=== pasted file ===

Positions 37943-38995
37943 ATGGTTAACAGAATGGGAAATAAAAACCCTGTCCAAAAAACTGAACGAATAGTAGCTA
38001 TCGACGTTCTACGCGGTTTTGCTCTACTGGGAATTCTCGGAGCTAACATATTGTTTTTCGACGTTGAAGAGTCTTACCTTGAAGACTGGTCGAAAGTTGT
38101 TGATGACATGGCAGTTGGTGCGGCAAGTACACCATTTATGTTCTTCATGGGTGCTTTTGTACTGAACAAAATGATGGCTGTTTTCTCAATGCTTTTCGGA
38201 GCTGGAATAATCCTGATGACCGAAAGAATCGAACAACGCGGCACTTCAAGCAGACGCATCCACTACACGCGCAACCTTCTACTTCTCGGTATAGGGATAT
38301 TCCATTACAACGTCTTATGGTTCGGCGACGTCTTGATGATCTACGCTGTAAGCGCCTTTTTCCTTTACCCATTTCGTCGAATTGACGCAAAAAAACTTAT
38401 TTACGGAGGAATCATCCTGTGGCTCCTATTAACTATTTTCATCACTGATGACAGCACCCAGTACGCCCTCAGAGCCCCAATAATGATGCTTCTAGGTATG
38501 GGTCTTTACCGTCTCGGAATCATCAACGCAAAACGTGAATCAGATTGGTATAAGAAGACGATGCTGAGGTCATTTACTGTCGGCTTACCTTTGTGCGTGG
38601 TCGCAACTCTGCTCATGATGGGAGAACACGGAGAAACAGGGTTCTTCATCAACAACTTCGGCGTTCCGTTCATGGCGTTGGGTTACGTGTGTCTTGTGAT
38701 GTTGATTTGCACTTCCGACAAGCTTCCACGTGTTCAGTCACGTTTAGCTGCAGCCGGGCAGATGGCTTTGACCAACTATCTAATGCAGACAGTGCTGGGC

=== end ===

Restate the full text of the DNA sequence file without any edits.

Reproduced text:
Positions 37943-38995
37943 ATGGTTAACAGAATGGGAAATAAAAACCCTGTCCAAAAAACTGAACGAATAGTAGCTA
38001 TCGACGTTCTACGCGGTTTTGCTCTACTGGGAATTCTCGGAGCTAACATATTGTTTTTCGACGTTGAAGAGTCTTACCTTGAAGACTGGTCGAAAGTTGT
38101 TGATGACATGGCAGTTGGTGCGGCAAGTACACCATTTATGTTCTTCATGGGTGCTTTTGTACTGAACAAAATGATGGCTGTTTTCTCAATGCTTTTCGGA
38201 GCTGGAATAATCCTGATGACCGAAAGAATCGAACAACGCGGCACTTCAAGCAGACGCATCCACTACACGCGCAACCTTCTACTTCTCGGTATAGGGATAT
38301 TCCATTACAACGTCTTATGGTTCGGCGACGTCTTGATGATCTACGCTGTAAGCGCCTTTTTCCTTTACCCATTTCGTCGAATTGACGCAAAAAAACTTAT
38401 TTACGGAGGAATCATCCTGTGGCTCCTATTAACTATTTTCATCACTGATGACAGCACCCAGTACGCCCTCAGAGCCCCAATAATGATGCTTCTAGGTATG
38501 GGTCTTTACCGTCTCGGAATCATCAACGCAAAACGTGAATCAGATTGGTATAAGAAGACGATGCTGAGGTCATTTACTGTCGGCTTACCTTTGTGCGTGG
38601 TCGCAACTCTGCTCATGATGGGAGAACACGGAGAAACAGGGTTCTTCATCAACAACTTCGGCGTTCCGTTCATGGCGTTGGGTTACGTGTGTCTTGTGAT
38701 GTTGATTTGCACTTCCGACAAGCTTCCACGTGTTCAGTCACGTTTAGCTGCAGCCGGGCAGATGGCTTTGACCAACTATCTAATGCAGACAGTGCTGGGC